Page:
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The Rough Notes Company Inc.

NO TIME FOR EXCUSES

NO TIME FOR EXCUSES

NO TIME FOR EXCUSES
August 31
09:09 2020

YOUNG PROFESSIONALS

NO TIME FOR EXCUSES

Despite concerns and challenges regarding coronavirus, it’s time to move forward

By Christopher W. Cook

I liked the Stacked Pickle. Established in 2010, the sports bar owned and operated by former Indianapolis Colts player Gary Brackett soon became a franchise, with multiple locations predominantly in the Indianapolis area. It provided a great atmosphere to watch a sporting event with friends, grab a drink or a bite to eat with co-workers, or even host a low-key bachelor party—I went to two there, including my own.

In March, when restaurants began closing their indoor seating areas and switching to curbside pickup and delivery because of the coronavirus, the Stacked Pickle weighed its options and decided to temporarily close altogether, as pickup and delivery wasn’t a feasible option financially. Two months later, every location in the franchise closed its doors for good.

During these uncertain times of COVID-19, it is expected that you might to be worried. Some of your commercial clients may not make it through the pandemic; some already may have gone out of business, and this affects your business. But despite all the concerns, now is not the time for excuses or panic.

This past April, Nationwide conduct-ed a survey of 400 independent agents in the United States to discover their feelings and experiences regarding the COVID-19 pandemic and how it has affected their business. They were concerned, to say the least. Ninety percent reported that they were concern-ed with the amount of time it could take for the economy to recover, while 63% claimed that the economic impact during the pandemic will likely affect their ability to retire at the age they originally planned to.

With an ongoing global pandemic, some of these results were expected.

“There were some things that we expected and some things that were more challenging for some of our agents than they expected,” says Jeff Rommel, senior vice president of P-C sales and distribution for Nationwide. “I was proud of the response; agents are stepping up to assist their clients through the pandemic. They understand the role they play in placing clients first.”

When it comes to clients, “what we focused on in the beginning were the potential claims questions and identifying the best way for us to respond and communicate,” says Al Jannett, president of First State Insurance Agency, which has 19 offices across Missouri.

Regarding the survey results, “none of them surprised me,” he adds. “Answers and solutions are going to come as we innovate through this quagmire and shape the future of how we do business.”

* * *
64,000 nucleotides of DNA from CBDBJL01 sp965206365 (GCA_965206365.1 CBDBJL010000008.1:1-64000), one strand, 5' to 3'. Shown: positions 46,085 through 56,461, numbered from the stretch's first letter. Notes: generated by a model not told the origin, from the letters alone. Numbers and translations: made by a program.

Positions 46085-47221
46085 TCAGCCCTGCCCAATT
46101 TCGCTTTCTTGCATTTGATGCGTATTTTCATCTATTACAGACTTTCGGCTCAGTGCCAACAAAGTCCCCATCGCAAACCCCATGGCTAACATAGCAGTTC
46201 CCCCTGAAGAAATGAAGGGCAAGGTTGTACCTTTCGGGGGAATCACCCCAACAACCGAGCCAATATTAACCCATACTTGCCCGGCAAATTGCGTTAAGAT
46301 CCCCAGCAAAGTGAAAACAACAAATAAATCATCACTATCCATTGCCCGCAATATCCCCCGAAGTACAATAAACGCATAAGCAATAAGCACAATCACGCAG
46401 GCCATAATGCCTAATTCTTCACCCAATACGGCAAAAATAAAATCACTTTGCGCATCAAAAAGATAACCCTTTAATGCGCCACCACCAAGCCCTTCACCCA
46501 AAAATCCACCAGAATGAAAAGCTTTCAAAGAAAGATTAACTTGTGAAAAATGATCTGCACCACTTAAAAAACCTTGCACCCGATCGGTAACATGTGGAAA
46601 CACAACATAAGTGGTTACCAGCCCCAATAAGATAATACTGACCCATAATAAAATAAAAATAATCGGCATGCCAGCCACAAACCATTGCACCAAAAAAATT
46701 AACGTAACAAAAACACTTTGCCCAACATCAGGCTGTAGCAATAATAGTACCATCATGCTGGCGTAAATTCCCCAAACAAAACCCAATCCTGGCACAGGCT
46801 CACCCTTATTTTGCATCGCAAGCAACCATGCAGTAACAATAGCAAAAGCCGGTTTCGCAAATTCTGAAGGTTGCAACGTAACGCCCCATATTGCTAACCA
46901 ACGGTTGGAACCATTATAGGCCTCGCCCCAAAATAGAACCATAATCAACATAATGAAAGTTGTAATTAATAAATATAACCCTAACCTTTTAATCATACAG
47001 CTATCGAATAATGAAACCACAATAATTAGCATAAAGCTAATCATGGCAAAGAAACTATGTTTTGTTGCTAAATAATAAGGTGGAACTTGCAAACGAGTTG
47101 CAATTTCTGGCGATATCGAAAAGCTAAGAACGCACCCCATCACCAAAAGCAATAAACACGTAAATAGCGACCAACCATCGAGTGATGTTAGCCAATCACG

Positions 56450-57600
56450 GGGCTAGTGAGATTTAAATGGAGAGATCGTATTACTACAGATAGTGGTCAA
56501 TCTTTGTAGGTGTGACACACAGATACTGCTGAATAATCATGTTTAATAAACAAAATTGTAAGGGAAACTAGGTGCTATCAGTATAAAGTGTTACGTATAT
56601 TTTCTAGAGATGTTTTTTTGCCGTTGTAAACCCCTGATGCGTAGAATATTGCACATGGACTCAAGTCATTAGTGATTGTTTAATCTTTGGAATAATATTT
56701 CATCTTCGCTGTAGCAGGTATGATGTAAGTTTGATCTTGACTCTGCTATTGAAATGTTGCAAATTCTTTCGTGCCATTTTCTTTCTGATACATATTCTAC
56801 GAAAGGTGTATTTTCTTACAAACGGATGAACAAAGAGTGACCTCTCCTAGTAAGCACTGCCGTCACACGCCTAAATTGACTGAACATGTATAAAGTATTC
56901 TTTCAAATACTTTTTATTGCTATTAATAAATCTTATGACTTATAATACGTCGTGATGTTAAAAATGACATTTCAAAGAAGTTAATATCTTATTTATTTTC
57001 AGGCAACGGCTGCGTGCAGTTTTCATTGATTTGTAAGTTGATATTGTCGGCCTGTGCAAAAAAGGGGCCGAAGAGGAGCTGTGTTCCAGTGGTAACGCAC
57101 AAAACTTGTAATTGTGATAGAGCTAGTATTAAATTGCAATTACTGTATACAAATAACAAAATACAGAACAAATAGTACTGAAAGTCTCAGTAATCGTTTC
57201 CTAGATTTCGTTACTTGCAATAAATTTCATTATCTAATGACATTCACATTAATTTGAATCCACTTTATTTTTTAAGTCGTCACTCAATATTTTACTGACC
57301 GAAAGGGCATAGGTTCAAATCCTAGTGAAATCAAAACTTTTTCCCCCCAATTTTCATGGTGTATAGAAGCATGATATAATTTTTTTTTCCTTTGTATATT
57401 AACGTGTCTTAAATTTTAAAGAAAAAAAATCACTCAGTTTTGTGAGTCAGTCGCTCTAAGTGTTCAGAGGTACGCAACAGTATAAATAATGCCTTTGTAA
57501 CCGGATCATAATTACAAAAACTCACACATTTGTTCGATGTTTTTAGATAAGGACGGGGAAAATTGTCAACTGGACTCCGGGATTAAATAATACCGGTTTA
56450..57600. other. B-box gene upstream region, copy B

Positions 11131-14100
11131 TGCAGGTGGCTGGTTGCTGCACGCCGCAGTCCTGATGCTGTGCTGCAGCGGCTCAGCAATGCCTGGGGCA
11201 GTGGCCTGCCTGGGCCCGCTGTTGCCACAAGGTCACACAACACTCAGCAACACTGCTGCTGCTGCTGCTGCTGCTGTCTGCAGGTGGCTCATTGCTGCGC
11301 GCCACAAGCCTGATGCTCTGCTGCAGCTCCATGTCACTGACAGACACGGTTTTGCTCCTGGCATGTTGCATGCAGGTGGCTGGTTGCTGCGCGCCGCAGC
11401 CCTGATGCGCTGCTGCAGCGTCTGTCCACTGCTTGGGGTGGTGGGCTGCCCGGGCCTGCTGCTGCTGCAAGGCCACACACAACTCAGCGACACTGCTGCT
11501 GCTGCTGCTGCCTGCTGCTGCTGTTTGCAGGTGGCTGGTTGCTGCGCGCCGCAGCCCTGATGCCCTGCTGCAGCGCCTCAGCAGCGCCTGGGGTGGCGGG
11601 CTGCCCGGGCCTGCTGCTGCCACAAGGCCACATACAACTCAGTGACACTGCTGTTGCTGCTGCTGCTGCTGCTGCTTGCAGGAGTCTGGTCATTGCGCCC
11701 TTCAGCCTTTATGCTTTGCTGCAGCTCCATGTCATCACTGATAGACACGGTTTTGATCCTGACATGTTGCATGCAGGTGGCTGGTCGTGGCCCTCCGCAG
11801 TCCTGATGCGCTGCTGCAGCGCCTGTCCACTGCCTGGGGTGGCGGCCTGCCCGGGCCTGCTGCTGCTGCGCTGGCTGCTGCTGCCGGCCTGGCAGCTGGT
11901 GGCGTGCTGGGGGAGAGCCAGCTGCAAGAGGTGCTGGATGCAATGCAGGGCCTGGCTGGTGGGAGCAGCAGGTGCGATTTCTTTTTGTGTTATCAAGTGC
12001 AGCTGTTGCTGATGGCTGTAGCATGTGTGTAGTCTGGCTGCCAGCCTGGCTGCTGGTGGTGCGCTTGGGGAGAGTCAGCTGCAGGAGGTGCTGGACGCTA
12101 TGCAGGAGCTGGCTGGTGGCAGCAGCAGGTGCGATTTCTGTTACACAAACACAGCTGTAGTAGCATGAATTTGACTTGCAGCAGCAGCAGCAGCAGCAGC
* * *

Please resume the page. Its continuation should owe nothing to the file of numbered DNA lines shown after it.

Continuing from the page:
“This is a moment of truth for an agent. Clients are always asking ‘Why do I need an agent?’ These are the times when a young agent in particular can respond to this question and reinforce the value of an agent.”
—Jeff Rommel
Senior Vice President, P-C Sales and Distribution
Nationwide

Assistance

A key takeaway from the survey revolved around the challenge of maintaining one’s current portfolio (62%) and driving new business to the agency (69%). Eighty-five percent of the agents surveyed agreed with the statement, “I’m concerned some of my clients will go out of business because of the coronavirus.”

Instead of fretting and sweating the current situation, now is a good time for young agents to step up.

“This is a moment of truth for an agent,” says Rommel. “Clients are always asking ‘Why do I need an agent?’ These are the times when a young agent in particular can respond to this question and reinforce the value of an agent. It’s an opportunity to provide outstanding service, and to separate the agent who is committed to the client from the one who’s just collecting the premium.”

Education is key for agents to differentiate themselves from their competitors.

“To be a long-term, successful agent, you’re going to need knowledge, resources, and support,” says Jannett. “Younger folks will default to saving people money, and it doesn’t matter how much you save for a client if a claim is not covered. I push education with the young folks because that empowers them. They want to make a difference.”

This difference can be made by listening to and assisting clients. And clients will need assistance. According to the survey, 58% of respondents have had clients ask about suspending payments because of the coronavirus, 58% asked for advice on how they can cut costs, and 56% asked for help in understanding their coverage.

“Connect with your clients and listen to their needs,” says Rommel. “Once you hear what their needs are, bring forth solutions.

“Many carriers have provided hardship support in the form of a premium refund. Rather than just mailing the refund to the client, the agent should connect with the client and help them understand what they’re receiving and why they’re receiving it.

“Bring forward tools like telematics, where the client pays by the mile or pays based on driving experience. That’s a great way to help clients navigate through these unusual times,” Rommel asserts.

For agencies, connecting with their carriers is just as important as connecting with clients.

“We collected all of the communications from each of our carriers and distributed them to our staff,” says Jannett. “That way they know how we can soften the blow for a client who is out of work. It was important to our clients, and it reinforces why we should be part of their insurance decision-making and consulting.”

Another survey finding was that, because of concerns about the financial stability of smaller carriers, some agents were more inclined to use larger ones for their current needs.

“We have stronger resources from our larger carriers,” says Janett. “Typically, they have a stronger team of legal and compliance folks. I wouldn’t say that we are not inclined to use our smaller companies, but I think we’ve strengthened our value proposition with our larger carriers.”